Careful: the units are very important here!.
If really p-p, the previous post says to send that clock to the A/D or D/A directly (only way) and also using a good clock buffer chip, send a copy to the FPGA so you are able the capture the data.
Radio systems do this, as the jitter reduces the resolution of the converters.
Clock ---> buffers --> ADC, DAC
The data path doesn't care (the signal is digital now, and as long as timing is met, everything is OK).
Often the ADC, DAC, clock is on its own pcb, or completely separated from the FPGA part of the PCB (separate ground and power planes).
40 ps p-p is VERY TOUGH, and should be done by an expert familiar with the problems and issues, and everything checked by a compentent signal integrity engineer.
40 ps p-p = TOUGH, 40 ps RMS, EASY
05-16-2012 08:52 AM
More details about the implementation...
The TLK2711 is a parallel to serial converter - we are using it as a TX only . It has a 16bit data, 2 K chars (MSB/LSB) and a clock inputs. We are sending it the data and K chars,and I would also like to send the clock to it to eliminate concerns over turn-around delay analysis should the TLK2711 receive the same clock as the FPGA.
The TLK2711 converts the data/k-cars into an 8b10b serial stream, and uses the 80MHz clock to create that 1.6 GB serial stream. Thus, the tight constraint in that the 80MHz clock can only have p-p 40psec jitter. So my question is quite simple - thru a ODDR w/that clock and its 2 D i/ps tied at 1/0 to follow the clock, will there be more than 40psec p-p jitter? You may have already answered this, but I'm not certain, and if so, my apologies.
01-24-2013 03:19 PM
Hi Mark, (Hey Austin its mike m. hello from LA !)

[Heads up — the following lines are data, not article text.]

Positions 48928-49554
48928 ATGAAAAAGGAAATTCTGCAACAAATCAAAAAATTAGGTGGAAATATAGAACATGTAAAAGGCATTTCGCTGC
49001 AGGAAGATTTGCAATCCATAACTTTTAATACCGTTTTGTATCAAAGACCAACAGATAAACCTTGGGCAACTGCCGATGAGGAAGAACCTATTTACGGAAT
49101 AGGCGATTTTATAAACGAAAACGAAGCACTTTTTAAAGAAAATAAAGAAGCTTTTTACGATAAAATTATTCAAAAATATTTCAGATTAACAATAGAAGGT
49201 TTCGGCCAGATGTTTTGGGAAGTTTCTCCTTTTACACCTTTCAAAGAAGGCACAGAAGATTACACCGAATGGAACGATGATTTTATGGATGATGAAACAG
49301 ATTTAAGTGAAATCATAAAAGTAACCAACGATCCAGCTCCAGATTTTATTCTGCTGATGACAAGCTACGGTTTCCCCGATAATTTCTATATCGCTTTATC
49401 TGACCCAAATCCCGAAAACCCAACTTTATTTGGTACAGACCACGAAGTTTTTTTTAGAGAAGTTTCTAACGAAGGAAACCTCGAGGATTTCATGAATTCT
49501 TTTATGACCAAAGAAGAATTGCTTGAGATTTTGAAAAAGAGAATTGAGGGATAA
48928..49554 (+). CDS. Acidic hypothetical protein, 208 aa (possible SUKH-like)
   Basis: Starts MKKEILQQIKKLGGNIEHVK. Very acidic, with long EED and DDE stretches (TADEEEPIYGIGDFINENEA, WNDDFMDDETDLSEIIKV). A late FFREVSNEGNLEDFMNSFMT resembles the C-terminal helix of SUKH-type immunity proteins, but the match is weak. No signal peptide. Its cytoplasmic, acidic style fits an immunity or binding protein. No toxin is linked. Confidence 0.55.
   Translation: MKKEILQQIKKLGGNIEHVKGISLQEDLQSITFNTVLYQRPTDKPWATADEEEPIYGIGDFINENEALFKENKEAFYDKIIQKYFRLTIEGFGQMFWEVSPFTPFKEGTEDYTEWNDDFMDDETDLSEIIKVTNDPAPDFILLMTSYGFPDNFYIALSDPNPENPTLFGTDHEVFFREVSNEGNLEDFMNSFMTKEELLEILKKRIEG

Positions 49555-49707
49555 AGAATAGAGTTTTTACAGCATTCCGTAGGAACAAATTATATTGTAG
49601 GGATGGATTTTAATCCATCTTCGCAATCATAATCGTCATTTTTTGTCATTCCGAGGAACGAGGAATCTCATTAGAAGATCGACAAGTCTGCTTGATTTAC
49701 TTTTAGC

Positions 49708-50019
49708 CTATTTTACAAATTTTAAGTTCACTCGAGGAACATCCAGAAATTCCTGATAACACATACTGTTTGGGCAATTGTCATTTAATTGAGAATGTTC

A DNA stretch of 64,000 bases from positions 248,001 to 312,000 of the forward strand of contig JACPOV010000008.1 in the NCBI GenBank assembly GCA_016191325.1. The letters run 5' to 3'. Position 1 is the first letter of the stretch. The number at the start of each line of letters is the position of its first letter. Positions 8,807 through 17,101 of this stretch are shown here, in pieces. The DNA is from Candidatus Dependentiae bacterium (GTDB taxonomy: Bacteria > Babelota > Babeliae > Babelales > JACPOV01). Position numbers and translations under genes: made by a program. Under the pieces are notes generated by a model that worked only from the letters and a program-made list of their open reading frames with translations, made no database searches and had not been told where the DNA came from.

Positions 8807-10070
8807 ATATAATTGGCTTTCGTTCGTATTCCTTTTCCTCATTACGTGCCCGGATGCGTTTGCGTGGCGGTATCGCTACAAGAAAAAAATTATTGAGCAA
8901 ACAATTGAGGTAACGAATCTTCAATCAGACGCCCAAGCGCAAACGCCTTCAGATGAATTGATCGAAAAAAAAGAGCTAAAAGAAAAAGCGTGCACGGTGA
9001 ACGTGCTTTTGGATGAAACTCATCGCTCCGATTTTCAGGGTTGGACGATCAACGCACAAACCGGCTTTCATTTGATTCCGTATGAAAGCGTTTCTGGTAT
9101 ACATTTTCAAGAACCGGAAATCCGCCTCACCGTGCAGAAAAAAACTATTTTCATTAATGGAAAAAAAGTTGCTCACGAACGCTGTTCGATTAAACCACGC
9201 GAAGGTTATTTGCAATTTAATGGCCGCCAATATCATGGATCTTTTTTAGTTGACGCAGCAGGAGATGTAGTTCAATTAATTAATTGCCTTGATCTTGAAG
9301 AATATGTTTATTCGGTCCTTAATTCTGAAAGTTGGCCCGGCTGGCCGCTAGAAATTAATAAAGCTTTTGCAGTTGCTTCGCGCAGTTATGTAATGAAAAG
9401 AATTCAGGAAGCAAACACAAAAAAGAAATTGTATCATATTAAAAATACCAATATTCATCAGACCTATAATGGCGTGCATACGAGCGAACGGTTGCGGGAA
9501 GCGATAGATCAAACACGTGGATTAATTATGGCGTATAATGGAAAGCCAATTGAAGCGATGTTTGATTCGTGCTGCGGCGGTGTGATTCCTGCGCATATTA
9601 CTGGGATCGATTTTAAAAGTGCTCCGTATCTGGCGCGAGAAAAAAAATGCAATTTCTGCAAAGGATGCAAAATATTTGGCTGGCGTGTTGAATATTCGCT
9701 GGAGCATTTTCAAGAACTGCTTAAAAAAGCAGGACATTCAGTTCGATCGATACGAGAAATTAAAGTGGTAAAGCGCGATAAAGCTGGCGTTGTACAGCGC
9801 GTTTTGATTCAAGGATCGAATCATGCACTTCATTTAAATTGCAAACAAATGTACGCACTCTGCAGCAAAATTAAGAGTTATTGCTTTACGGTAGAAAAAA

The TLK2711 PLL has a loop filter that is most sensitive to jitter in the area between 1 and 3 MHz centered around the the fundamental period of the GTX_CLK you input into the device. The gain is around +3-4db and rolls off at 20db/decade after that. In the datasheet TI specifies for both the commercial and space qualified device an input clock with 40ps of PEAK-PEAK jitter maximum. Now assuming you are running at 1.6Gbps which is 20x a 80MHz input clock to achieve an acceptable BER 10^-12 you would use an N-Factor = 14.069 as Austin pointed out. This implies that you have a clock with approximately 2.8ps of RMS Jitter. This is achievable with a very good oscillator. Now what may save you is if the clock coming from the FPGA does not have significant frequency content in the 1 to 3 MHz range around the fundamental. However I would like to point out that this assumption is dangerous since clock jitter from FPGA has both Rj & Dj components in it that can vary with the voltage supply rail, PWR & GND Bounce from SSOs, and the internal logic of the device, not to mention board layout and driver selection.
Another gotcha on this device is to be careful about setting the pre-emphasis level to the correct level for the transmission medium you are using. You can see significant degradation if you do not set this properly. On the receive side TI did not implement an adaptive receiver for this device but you can buy one off the shelf.